Additionally, a category of medicine that does not receive enough attention is known as “Vaccine Repurposing” and this is happening now! I wrote in a past issue about drug repurposing, but I have not yet mentioned vaccine repurposing. What this means is that there are some vaccines that appear to provide protection or benefits beyond the medical condition or disease they are trying to prevent. For example, recent evidence suggests that the shingles vaccine may also reduce the risk of some cardiovascular disease events, such as stroke, by potentially preventing or controlling chronic “inflammation,” which could theoretically occur any time a person suffers from shingles itself (

Vaccine repurposing is fascinating and should be explored as much as drug or over-the-counter product repurposing. For example, the evolving story with the tuberculosis vaccine is very interesting. It is hard for some of us to believe, but tuberculosis is still one of the leading causes of infectious disease deaths in many parts of the world (Brazier B, et al. Semin Immunopathol 2020; March 18), and yet there has been, and still is, a tuberculosis prevention vaccine which is also known as the “BCG vaccine.” It was essentially named after some of the researchers who helped make it all happen. The BCG vaccine is given to newborns or young children millions upon millions of times a year (not in the United States). Over time research has suggested ancillary potential benefits to this vaccine including the ability to protect against some cancers and perhaps even viral infections. This is not proof, but preliminary research suggests benefits from the BCG vaccine (Usher NT, et al. JAMA Network Open 2019 & Arts RJW, et al. Cell Host Microbe 2018;23:89-100). 

Now, here is where it gets really fascinating! Past preliminary research with the BCG vaccine has led to the immediate design and initiation of two major clinical trials in the Netherlands and in Australia of Health Care Workers receiving the BCG vaccine to potentially prevent them from being infected or seriously infected by the COVID-19 virus (BRACE trial at & the BCG-CORONA trial at, These trials are immediately recruiting thousands of health care workers and now there is also a serious discussion on whether or not such a trial should be conducted in the United States. For example, hopefully at Baylor, MD Anderson, and other sites ( BCG is a live-attenuated vaccine (LAV), which means some healthcare workers will not qualify because they may be immunocompromised, and this could cause problems. Perhaps a non-LAV strain could also be tested? Regardless, if there is a hint it could protect health care workers then using it for other non-health care folks would be immediately logical, but of course I am getting way ahead of myself.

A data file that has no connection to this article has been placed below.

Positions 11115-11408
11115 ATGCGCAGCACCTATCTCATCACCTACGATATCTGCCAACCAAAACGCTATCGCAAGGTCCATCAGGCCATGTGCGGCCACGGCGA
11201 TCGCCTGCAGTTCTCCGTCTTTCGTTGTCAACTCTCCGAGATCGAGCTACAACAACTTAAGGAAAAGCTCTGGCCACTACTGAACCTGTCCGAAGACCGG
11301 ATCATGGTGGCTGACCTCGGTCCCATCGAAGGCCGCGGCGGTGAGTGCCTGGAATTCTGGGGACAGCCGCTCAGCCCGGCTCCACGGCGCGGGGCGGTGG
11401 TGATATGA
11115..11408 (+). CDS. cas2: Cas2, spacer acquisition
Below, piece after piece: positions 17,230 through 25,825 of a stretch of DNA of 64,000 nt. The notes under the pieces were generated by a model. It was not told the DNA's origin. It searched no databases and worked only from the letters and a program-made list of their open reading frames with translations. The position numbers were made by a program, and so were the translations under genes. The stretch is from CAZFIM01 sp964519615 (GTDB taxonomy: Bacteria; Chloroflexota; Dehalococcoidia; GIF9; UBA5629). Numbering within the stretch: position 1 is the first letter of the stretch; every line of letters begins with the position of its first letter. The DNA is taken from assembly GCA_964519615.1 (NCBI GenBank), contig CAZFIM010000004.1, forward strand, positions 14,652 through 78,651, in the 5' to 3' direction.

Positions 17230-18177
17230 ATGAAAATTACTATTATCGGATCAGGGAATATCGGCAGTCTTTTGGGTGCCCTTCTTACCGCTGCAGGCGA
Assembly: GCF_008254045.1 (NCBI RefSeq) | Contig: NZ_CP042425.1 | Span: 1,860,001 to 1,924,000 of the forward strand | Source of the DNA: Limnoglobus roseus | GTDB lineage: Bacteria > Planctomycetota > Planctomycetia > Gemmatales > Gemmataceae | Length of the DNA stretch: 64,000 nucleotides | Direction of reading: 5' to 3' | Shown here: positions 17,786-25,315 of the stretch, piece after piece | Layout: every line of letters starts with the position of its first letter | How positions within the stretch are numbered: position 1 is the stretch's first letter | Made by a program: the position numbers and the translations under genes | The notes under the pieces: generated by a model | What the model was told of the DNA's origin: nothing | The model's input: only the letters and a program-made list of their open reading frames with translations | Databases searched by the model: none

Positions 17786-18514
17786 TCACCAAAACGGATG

Interestingly, BCG is also well-known in the urology and oncology world, including the United States, where it has been a standard treatment of care for some types of non-muscle invasive bladder cancer (NMIBC) patients! It is placed in the bladder via a catheter (aka “intravesical treatment”) and causes an immune reaction which is extremely helpful in treating many patients with bladder cancer (Li R, Kamat AM. Urol Clin North Am 2020;47:23-33)! In other words, the side benefits of the tuberculosis prevention vaccine and similar components utilized in bladder cancer are sufficient enough to potentially launch these clinical trials. BCG treatment is also being tested in some other cancers, but this is for a different column and a different time.

All of this stuff is so interesting and innovative and I hope it shows some activity against the virus. It is also of interest that at the time I was writing this column there was very preliminary (still needs to be heavily peer-reviewed) evidence from researchers at the Johns Hopkins Bloomberg School of Public Health (Shet A, et al.) that deaths from COVID-19 appeared to be much lower in countries utilizing BCG vaccination for long periods of time. This does NOT prove cause and effect at all, but it is interesting and should at least encourage more population research in this area. For example, has BCG utilization for bladder cancer patients offered any protection from the COVID-19 virus and/or prevent serious infection? 

Now, all of this data has brought out many negative comments of “experts” questioning this data. However, the idea of vaccine repurposing in the right situation is simply another unique pathway in ultimately providing some solution to this pandemic.  If the BCG vaccine does not work, well then researchers will immediately learn and adjust to determine other promising immunological pathways to fight this virus.  What is amazing about the tuberculosis vaccine is that it was first given in 1921! Yes, 1921! So, this track record gives me hope and hope is a valuable commodity these days. I am excited about the diversity of approaches researchers are utilizing right now in the fight against this specific coronavirus (aka THE TEST TUBE IS HALF FULL here folks).

Thank you for reading my latest installment and I wish you and your family the best of health. I am concerned, of course, but I am also incredibly optimistic! I look forward to modern day science and you of course, kicking COVID-19 and cancer in the gluteus maximus! 

All of my best always,

Mark A. Moyad MD, MPH